The American Civil Liberties Union confirmed Tuesday that the administration of President Donald Trump has dropped its bid to include a citizenship question on the 2020 census.
The administration's action comes after the U.S. Supreme Court ruled by a 5-4 vote last week that U.S. Commerce Secretary Wilbur Ross's reason for including the question -- allegedly to aid voting rights enforcement -- "seems to have been contrived."
The high court said the agency could not include the question unless it was supported by a reasoned explanation.
The ACLU represented a coalition of immigrant advocacy groups in one of two lawsuits in which the Supreme Court ruled. Those two cases were filed in a federal court in New York and the other one was filed by 18 states and a group of cities and counties, including San Francisco and Monterey County.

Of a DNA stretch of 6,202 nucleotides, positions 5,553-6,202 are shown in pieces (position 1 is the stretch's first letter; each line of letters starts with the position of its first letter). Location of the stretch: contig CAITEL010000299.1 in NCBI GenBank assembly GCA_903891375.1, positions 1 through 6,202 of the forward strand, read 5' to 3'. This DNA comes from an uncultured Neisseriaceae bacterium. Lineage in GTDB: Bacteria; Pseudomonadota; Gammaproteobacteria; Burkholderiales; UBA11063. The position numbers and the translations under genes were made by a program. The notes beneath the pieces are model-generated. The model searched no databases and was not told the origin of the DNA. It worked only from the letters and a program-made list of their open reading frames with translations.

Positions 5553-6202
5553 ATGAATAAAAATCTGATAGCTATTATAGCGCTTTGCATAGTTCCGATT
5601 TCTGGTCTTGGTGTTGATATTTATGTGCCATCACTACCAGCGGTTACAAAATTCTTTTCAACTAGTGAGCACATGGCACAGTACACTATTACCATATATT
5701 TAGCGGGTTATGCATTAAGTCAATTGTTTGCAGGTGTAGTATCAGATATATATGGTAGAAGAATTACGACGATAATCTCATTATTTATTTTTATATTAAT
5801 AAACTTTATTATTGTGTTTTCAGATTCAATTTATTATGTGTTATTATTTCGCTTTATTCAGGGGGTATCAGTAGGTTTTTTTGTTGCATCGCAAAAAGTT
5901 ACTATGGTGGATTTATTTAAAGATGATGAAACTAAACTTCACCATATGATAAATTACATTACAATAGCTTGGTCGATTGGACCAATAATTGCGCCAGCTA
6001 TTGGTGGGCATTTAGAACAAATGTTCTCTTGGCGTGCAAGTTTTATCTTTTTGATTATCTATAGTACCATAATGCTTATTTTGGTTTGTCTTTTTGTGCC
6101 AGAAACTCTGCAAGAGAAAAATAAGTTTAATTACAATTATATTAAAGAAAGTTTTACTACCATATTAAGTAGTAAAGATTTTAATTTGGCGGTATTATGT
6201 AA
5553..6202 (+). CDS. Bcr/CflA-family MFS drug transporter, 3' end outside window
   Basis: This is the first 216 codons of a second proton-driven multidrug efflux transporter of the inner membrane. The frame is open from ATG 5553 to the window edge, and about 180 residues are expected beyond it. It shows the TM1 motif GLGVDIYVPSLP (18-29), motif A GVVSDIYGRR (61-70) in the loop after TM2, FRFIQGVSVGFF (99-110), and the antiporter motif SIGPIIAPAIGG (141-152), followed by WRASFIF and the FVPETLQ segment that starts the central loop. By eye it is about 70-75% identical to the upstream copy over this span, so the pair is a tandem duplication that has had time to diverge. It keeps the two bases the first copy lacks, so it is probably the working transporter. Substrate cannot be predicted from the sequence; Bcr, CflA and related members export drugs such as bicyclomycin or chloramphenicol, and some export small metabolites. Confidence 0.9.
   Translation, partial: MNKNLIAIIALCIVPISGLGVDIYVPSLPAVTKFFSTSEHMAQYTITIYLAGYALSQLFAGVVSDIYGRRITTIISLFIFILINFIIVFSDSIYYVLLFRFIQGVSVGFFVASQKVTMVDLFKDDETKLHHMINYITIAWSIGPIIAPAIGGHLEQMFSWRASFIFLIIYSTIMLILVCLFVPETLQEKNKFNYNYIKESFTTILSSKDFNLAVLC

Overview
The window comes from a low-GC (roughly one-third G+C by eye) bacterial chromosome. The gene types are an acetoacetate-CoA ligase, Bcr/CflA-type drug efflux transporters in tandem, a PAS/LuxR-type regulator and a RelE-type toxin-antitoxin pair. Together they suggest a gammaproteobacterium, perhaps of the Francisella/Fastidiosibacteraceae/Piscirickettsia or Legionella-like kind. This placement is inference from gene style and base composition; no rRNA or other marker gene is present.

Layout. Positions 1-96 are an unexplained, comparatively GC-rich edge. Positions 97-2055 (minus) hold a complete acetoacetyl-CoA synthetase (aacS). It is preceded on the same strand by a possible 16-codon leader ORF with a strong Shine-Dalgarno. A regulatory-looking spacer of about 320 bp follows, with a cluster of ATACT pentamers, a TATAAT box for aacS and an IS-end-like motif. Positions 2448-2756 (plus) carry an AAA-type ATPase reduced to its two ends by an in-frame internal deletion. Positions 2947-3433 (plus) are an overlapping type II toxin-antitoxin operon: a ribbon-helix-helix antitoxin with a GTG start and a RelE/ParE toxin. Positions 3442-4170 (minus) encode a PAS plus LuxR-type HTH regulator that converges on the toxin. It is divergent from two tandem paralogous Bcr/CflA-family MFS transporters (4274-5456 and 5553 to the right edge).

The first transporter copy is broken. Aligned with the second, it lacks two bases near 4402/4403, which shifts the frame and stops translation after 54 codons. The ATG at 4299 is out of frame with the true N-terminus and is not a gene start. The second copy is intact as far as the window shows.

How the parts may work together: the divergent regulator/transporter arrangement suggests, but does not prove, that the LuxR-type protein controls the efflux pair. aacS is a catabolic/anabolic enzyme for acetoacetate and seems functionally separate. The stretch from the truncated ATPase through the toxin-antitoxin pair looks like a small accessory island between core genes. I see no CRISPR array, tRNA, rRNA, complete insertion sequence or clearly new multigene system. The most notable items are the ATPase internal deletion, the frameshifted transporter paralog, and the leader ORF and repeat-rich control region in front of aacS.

ACLU attorney Dale Ho said in a statement, "In light of the Supreme Court's ruling, the Trump administration had no choice but to proceed with printing the 2020 census forms without a citizenship question. Everyone in America counts in the census, and today's decision means we all will."
Four other challenges, including one by the state of California, were filed in federal courts in California and Maryland, but had not yet reached the Supreme Court.
In all six cases, federal trial judges issued preliminary injunctions blocking the question. The states and organizations filing the lawsuits argued that a citizenship question would result in an unfair undercount of non-citizen immigrants and Hispanics.